L'Orient des femmes vu par Christian Lacroix

Lacroix has chosen a selection of clothing, mostly ceremonial pieces, to represent the women of this region from a period that predates globalization and mass modernization (late 1800s to the 1960s, approximately). The pieces have been created using brilliantly colorful and highly textured fabrics that, as Lacroix notes, mark a lost time when women spent their days doing needle point and creating bright outfits. This, he says, is in contrast to the modern, mostly black outfits, that now dot a landscape which has lost its magic (again, I am paraphrasing).

Just like the imperialist travelers from a century or so before, Lacroix reduces the “women of the East” to attire that hides them from male gaze. The woman are prized for their adornments and their mystery.  The exhibit leaves everything beyond the exterior to the imagination, perhaps as a statement of how he prefers to see the Middle East (and women). A very random video installation at the beginning of the exhibit supports this position — the video contains shots from 1930-era movies in which unveiled Arab women dance and sing, seemingly to seduce (white) male audiences. It seems that for Lacroix, the East’s transition to global modernity has ruined its je ne sais quoi, and this is especially represented through the dress of women.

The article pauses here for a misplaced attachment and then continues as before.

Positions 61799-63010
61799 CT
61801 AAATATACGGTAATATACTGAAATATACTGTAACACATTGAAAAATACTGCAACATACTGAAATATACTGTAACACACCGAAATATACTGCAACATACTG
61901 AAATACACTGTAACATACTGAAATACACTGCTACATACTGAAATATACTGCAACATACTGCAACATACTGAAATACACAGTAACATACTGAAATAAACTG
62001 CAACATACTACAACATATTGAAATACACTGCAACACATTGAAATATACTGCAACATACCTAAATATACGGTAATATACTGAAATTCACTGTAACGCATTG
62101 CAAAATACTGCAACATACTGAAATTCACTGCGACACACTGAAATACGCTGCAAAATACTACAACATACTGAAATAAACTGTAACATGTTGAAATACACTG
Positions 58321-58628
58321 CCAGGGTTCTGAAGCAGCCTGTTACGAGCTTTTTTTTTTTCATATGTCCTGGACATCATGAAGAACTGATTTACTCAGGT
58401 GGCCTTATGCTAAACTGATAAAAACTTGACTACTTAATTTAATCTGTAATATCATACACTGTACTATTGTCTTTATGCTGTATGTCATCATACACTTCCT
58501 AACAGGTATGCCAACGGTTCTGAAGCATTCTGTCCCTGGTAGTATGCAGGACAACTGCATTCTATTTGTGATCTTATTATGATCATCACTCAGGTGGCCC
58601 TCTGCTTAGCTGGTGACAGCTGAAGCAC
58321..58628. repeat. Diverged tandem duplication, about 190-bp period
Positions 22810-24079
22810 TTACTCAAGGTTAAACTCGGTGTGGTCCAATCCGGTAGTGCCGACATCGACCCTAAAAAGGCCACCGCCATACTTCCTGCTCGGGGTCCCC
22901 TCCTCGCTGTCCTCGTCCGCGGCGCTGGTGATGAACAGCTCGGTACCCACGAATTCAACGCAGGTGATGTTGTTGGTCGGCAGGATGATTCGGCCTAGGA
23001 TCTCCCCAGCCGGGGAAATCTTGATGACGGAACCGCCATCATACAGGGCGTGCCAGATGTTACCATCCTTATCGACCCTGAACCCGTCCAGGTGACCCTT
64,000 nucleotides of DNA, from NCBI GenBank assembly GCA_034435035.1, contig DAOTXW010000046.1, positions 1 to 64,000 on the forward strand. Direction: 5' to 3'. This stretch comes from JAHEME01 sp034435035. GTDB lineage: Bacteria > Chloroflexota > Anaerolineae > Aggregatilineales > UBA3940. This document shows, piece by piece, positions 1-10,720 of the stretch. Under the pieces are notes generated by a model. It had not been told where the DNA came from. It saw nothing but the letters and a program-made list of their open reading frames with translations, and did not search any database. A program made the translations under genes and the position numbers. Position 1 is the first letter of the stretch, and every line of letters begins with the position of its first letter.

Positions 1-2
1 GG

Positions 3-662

The Veil as a Symbol of the Future?

As the West watches the revolutions play out in the Middle East, what will become of its imperialist notions? Will the veil continue to represent a primitive “other,” a mysterious, unknown people who still need to be shown for who they really are? Or, as veiled women march alongside men in a fight for democracy and freedom, will they become a symbol of change?

Whatever the answer is, as long as the veil is considered a representation of “otherness,” East-West dialogue will be limited to cultural and religious difference and limited strides will be made to progress in human rights. As MacDonald concludes, what humans need now is an “unveiling of the mind,” an openness in dialogue in both fiction and non-fiction that will create new contexts for understanding (20).

For further consideration:

Orientalism: An Interview with Edward Said:

Rethink Afghanistan: Part 5

For further reading:

Macdonald, Myra. “Muslim Women and the Veil.” Feminist Media Studies 6.1 (2006): 7-23. Print.